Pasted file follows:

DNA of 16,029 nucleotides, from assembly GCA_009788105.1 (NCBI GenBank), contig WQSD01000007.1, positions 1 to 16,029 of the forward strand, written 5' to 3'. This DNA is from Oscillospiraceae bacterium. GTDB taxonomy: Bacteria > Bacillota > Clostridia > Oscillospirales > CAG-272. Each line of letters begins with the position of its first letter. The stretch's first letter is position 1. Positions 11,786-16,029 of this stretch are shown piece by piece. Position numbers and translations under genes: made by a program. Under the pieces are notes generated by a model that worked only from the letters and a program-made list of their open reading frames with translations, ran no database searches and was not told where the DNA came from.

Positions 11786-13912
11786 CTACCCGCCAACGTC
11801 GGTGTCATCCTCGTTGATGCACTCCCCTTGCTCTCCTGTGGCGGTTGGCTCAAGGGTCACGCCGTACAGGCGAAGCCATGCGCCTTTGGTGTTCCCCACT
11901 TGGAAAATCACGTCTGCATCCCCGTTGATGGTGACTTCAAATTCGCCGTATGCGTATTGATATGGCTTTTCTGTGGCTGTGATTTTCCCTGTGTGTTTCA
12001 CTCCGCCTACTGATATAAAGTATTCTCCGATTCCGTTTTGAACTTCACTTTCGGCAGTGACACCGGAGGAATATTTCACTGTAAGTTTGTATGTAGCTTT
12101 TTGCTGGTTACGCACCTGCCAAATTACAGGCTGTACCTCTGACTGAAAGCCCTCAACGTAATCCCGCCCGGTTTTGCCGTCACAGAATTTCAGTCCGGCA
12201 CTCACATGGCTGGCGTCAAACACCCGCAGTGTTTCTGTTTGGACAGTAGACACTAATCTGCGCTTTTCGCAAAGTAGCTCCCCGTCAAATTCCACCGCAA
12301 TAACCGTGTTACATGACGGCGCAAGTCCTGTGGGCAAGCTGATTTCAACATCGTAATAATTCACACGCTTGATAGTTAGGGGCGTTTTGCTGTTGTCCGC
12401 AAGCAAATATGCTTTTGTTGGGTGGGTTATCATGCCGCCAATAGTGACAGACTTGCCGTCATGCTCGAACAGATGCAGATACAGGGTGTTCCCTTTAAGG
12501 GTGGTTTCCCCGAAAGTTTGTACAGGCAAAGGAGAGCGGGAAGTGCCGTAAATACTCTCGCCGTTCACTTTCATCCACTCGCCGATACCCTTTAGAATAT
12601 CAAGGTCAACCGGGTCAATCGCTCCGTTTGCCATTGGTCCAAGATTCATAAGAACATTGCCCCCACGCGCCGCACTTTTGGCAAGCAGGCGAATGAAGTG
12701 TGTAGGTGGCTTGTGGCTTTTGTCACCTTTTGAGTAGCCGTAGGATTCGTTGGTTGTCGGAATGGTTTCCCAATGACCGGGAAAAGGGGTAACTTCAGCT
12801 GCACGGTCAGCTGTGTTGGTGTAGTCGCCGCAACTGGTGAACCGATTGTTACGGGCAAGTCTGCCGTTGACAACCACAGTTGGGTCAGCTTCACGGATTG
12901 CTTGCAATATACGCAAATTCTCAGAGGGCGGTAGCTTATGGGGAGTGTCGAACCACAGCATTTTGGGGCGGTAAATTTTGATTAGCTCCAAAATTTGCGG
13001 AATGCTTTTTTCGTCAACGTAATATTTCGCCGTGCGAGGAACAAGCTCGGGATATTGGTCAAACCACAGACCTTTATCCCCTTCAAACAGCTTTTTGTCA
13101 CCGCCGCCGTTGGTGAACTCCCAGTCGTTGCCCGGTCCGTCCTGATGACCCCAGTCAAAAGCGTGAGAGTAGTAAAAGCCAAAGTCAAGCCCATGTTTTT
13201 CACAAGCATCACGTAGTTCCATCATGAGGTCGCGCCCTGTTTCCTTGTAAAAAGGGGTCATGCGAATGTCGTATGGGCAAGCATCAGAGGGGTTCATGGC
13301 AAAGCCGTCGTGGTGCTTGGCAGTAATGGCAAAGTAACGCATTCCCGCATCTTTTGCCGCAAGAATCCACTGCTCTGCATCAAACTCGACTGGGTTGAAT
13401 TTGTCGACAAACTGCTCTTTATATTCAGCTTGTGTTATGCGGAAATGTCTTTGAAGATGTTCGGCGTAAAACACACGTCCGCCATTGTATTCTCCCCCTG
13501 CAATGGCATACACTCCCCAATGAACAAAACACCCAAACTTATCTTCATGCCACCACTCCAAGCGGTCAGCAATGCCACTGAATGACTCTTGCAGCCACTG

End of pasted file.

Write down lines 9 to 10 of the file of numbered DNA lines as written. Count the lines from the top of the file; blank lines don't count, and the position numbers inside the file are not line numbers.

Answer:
12301 TAACCGTGTTACATGACGGCGCAAGTCCTGTGGGCAAGCTGATTTCAACATCGTAATAATTCACACGCTTGATAGTTAGGGGCGTTTTGCTGTTGTCCGC
12401 AAGCAAATATGCTTTTGTTGGGTGGGTTATCATGCCGCCAATAGTGACAGACTTGCCGTCATGCTCGAACAGATGCAGATACAGGGTGTTCCCTTTAAGG